Wheat yields have been a heated topic of discussion at coffee shops across Kansas for years. But seven years ago, Kansas Wheat decided to up the ante and see who really had the best yields in the state. Farmers from all over the state, like Darwin Ediger of Meade, enter the Kansas Wheat Yield Contest for bragging rights and a potential for up to $1,750 in prize money.
Ediger was last year’s Western Region winner, as well as the quality initiative winner. Ediger planted WB 4458 (Westbred) on a 6.48 acre plot near Meade. His winning yield was 103.18 bushels an acre. His wheat sample was also graded as the overall best quality wheat submitted through the contest. This result was determined by the overall quality and mill and bake scores.
Even the best varieties, however, cannot succeed without good management. Ediger and his son Tyler have implemented best management practices into their dryland wheat and grain sorghum operation. That includes utilizing no-till to improve soil fertility and increase organic matter, testing for nitrogen and sulfur levels each year and applying yield maps when writing prescription maps for every field. Ediger said he and his son also emphasize the importance of seed treatments to establish good root development and plant health from the start as well as applying fungicide early, before disease pressure starts to show.
“I’ve never seen a year where management has made such a huge difference,” said Ediger. “Good management practices are just as important for cost savings as yield increases.”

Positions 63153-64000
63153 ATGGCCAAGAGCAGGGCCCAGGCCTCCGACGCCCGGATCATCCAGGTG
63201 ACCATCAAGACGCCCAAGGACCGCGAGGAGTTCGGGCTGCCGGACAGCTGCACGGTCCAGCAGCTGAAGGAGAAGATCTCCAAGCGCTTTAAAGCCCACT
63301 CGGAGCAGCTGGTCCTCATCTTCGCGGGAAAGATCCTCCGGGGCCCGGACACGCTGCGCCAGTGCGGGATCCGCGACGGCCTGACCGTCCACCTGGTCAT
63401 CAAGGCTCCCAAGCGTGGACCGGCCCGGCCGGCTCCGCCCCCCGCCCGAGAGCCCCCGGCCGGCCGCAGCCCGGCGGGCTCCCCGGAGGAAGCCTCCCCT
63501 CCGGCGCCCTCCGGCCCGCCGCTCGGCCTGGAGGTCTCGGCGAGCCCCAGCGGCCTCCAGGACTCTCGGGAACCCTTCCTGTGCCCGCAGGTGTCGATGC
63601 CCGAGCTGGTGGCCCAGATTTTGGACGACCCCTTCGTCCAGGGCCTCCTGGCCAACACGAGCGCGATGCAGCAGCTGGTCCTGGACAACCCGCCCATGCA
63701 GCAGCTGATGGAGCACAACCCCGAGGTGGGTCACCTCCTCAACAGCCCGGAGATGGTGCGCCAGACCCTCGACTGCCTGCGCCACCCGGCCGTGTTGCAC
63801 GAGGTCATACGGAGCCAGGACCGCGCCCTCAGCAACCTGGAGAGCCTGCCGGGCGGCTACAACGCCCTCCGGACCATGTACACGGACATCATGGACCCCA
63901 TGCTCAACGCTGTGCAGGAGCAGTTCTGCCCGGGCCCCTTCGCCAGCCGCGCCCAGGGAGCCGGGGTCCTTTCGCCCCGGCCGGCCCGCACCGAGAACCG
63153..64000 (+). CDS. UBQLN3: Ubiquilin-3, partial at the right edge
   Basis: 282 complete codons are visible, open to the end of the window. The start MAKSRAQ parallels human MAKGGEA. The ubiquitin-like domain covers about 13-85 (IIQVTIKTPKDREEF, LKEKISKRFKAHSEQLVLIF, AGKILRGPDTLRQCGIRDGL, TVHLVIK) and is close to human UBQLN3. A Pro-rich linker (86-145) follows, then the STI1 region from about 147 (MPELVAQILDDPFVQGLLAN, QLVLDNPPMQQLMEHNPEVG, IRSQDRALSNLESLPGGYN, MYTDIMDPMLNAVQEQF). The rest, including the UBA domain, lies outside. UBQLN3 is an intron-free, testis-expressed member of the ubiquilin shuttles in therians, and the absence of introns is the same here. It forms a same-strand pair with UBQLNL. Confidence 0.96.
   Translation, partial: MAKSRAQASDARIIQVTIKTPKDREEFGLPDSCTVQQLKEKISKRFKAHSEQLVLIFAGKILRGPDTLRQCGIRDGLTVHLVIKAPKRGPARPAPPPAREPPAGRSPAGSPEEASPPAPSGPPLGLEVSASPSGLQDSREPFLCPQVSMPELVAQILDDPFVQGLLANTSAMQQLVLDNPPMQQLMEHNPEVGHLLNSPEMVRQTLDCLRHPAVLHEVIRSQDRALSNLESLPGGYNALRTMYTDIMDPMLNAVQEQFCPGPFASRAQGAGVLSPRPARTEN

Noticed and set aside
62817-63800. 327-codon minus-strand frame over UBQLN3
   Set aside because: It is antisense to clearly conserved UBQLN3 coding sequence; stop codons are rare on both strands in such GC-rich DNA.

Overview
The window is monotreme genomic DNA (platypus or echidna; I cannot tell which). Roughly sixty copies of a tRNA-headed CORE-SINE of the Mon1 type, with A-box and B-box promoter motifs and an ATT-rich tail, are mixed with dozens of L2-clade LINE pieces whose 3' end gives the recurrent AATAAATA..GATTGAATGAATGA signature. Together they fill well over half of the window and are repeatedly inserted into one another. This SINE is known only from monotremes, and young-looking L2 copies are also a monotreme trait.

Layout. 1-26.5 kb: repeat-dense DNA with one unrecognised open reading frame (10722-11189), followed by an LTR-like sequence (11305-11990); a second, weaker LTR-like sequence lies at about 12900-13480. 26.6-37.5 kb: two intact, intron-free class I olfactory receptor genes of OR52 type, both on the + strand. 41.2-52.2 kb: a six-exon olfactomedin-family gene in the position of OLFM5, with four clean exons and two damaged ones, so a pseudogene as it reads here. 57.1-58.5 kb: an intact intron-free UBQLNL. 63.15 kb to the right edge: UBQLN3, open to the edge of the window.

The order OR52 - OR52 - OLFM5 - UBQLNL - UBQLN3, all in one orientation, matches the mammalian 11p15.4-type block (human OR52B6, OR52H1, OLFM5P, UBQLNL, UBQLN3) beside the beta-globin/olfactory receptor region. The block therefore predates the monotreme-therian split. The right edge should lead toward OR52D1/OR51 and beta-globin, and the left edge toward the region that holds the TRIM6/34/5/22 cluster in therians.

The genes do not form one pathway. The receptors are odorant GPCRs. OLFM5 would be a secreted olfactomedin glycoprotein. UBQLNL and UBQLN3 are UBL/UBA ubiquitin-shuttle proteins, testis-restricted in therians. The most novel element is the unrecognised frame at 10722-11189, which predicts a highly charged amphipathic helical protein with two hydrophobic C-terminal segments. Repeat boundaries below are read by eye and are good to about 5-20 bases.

Ediger’s management practices are important for more than high yields. He explained that all of his wheat is used for certified seed, so aiming for top quality is imperative every year.
“Quality was bred into me since I was young,” Ediger said. “You never attain 100 percent quality, but you shoot for it.”
Despite the obstacles thrown in yearly by Mother Nature, Kansas wheat farmers still have much to look forward to.
“The wheat industry has changed so much in the last five or six years. It is exciting,” he said. He remarked that wheat breeders are providing such great varieties that it has become harder to make selections each year – a good problem to have, especially when one is entering a yield contest.
The 2016 Kansas Wheat Yield Contest is sponsored by WestBred, Kansas Wheat Alliance, Limagrain, Plains Gold, AgriPro and Kansas Wheat. Winners from all three regions win $1,000 and if the regional winners use a variety from a sponsor of the contest, they will receive an additional $500. The samples from the optional quality initiative will be evaluated for quality components such as test weight, protein content, variety and kernel quality. Top scoring samples will undergo further testing at ADM Milling’s Quality Laboratory in Kansas City. The sample with the top quality score will receive $250 in cash.
The application deadline for the 2016 Kansas Wheat Yield Contest is June 1, 2016. A Management Form, Harvest Rules, and a Harvest Report Form will be mailed to the contestant prior to harvest. These forms, along with the quality initiative sample, must be postmarked by July 8, 2016. For more information on the contest, please visit www.kansaswheat.org/yieldcontest.